• In 1990, the Kentucky General Assembly honored Thomas D. Clark by declaring him Kentucky’s Historian Laureate for life, at which time Governor Brereton Jones described him as “Kentucky’s greatest treasure.” Thomas D. Clark of Kentucky; An Uncommon Life in the Commonwealth is a celebration and exploration of the unparalleled life and career of a man who has both recorded the history and shaped the future of his adopted home state. Born on July 14th 1903, in Louisville, Mississippi, to a cotton farmer and a public school teacher, Clark was the oldest of seven children. Before enrolling in high school at age eighteen, he worked on a farm, in a sawmill, and as a cabin boy and deck hand on a dredge boat. After attending the University of Mississippi and earning graduate degrees at the University of Kentucky and Duke University, Clark joined the faculty of the University of Kentucky in 1931. There he chaired the history department from 1942 until 1965, influencing the lives of thousands of students.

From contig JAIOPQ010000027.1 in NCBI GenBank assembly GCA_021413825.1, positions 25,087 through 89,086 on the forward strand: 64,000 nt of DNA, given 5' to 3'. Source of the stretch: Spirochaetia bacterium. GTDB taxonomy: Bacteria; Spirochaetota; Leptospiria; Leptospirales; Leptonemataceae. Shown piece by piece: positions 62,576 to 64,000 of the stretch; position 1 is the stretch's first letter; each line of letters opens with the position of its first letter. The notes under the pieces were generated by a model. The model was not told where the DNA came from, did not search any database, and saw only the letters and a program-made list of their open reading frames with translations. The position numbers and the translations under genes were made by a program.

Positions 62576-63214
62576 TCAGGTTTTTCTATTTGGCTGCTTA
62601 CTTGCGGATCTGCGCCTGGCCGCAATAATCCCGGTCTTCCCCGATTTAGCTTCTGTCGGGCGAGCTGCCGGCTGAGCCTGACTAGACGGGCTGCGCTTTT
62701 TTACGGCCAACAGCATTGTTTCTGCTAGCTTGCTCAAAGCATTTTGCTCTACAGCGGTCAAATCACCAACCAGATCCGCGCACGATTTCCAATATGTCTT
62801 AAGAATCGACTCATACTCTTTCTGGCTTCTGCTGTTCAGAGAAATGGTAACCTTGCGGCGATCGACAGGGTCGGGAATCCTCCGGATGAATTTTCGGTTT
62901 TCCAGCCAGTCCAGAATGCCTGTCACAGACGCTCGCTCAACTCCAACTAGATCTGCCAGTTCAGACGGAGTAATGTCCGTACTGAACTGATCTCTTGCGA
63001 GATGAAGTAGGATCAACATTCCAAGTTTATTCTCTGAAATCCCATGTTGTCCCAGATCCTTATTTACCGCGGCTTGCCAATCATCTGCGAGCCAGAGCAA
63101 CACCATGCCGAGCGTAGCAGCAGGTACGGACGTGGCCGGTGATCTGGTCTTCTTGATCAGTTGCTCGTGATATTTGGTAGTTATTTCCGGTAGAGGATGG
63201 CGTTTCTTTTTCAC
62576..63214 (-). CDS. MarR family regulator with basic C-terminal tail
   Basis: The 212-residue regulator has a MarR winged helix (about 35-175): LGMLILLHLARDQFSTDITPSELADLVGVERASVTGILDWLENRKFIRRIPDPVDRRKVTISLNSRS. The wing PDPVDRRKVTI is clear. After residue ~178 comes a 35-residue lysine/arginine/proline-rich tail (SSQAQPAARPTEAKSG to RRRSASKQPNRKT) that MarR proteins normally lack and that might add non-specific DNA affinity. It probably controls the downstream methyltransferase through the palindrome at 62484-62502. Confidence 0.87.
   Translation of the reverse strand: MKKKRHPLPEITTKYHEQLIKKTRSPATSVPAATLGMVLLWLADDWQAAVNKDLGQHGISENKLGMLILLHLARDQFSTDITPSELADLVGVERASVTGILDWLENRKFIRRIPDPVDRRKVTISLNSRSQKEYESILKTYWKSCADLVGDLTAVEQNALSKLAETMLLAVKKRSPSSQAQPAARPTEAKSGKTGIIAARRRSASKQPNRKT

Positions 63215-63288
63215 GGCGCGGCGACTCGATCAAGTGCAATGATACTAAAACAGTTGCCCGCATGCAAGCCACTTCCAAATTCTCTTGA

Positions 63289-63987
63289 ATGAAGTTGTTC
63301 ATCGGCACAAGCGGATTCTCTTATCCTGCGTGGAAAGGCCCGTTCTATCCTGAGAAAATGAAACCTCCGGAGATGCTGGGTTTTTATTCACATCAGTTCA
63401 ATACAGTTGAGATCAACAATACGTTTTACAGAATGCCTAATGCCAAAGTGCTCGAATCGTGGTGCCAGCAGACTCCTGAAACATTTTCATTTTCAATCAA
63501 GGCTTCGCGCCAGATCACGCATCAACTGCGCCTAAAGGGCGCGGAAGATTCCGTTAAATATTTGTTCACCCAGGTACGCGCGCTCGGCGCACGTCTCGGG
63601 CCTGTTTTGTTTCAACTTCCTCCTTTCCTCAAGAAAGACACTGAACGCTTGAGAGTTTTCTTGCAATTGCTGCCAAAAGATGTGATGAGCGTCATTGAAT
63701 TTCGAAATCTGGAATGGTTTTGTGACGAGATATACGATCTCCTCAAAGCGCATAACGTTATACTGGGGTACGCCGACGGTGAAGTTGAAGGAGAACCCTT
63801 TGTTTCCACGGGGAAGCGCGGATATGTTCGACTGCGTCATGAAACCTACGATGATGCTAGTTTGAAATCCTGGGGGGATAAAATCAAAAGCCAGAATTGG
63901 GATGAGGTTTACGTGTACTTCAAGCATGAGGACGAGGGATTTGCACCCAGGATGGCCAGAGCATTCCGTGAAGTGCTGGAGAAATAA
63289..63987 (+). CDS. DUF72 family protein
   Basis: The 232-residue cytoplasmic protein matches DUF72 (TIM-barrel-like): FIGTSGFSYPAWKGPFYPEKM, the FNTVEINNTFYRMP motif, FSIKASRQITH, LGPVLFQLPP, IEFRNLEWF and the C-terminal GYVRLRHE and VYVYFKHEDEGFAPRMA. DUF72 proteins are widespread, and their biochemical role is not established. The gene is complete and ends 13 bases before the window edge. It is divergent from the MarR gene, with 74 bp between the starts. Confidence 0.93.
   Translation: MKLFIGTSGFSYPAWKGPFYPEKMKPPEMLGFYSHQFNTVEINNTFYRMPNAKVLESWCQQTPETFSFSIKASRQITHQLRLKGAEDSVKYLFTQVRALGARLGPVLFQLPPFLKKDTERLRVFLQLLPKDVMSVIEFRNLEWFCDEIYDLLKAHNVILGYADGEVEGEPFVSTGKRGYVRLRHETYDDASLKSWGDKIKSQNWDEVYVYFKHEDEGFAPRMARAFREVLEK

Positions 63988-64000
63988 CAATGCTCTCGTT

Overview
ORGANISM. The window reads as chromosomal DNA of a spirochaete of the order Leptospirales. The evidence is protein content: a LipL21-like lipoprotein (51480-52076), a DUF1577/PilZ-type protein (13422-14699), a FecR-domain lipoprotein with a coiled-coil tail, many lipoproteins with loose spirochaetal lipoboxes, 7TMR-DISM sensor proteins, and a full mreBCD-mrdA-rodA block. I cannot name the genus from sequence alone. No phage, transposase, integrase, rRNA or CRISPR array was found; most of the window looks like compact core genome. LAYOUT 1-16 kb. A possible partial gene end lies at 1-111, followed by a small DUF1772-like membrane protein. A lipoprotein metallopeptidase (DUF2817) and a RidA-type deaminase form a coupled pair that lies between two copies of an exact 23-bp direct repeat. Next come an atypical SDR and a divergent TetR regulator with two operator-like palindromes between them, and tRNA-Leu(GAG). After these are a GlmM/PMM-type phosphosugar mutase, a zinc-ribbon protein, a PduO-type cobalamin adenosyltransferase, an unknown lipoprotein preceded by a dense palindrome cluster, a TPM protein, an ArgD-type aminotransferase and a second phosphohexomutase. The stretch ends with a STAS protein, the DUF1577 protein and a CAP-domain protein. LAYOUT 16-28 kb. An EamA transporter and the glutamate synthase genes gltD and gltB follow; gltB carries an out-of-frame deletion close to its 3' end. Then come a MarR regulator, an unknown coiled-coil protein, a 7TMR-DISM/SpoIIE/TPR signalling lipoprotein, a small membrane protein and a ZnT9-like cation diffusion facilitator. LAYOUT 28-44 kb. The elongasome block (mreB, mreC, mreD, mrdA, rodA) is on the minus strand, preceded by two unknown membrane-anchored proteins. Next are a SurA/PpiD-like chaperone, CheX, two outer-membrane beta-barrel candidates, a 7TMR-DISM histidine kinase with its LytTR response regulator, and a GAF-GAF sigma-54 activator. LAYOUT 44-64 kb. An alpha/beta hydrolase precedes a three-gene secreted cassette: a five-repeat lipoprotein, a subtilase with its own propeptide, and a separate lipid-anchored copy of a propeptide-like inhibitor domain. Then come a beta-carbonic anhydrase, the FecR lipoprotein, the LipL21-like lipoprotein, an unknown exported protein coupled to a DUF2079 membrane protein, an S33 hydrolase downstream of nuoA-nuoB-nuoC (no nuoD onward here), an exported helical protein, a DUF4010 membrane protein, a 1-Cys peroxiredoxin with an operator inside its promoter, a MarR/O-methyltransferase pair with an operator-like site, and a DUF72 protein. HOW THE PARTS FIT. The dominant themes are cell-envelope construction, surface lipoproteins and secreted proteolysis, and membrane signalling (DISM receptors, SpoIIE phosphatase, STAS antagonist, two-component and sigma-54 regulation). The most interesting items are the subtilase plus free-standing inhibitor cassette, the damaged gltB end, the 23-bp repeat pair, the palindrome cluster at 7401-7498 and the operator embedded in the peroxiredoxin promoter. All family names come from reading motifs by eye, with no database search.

• The region that ultimately became and remains today the South was originally a land of forests. Most of the species of trees that were native to North America flourished in the the South. For more than three centuries after the coming of the white man the southern forests gave way to agriculture and to the ravages of the lumber industry. But in the twentieth century, and largely since World War II, southerners and their industries have turned to controlled forestry and tree farming as being among the region’s most rewarding enterprises. Thus the recent decades have seen a remarkable new “greening of the South” By Thomas D. Clark
  • Boxed Set: Five bestselling beautiful stories of love and faith ~
    • The Christmas Secret
    • The Christmas Promise
    • The Christmas Hope
    • The Christmas Blessing
    • The Christmas Shoes
    By Donna VanLiere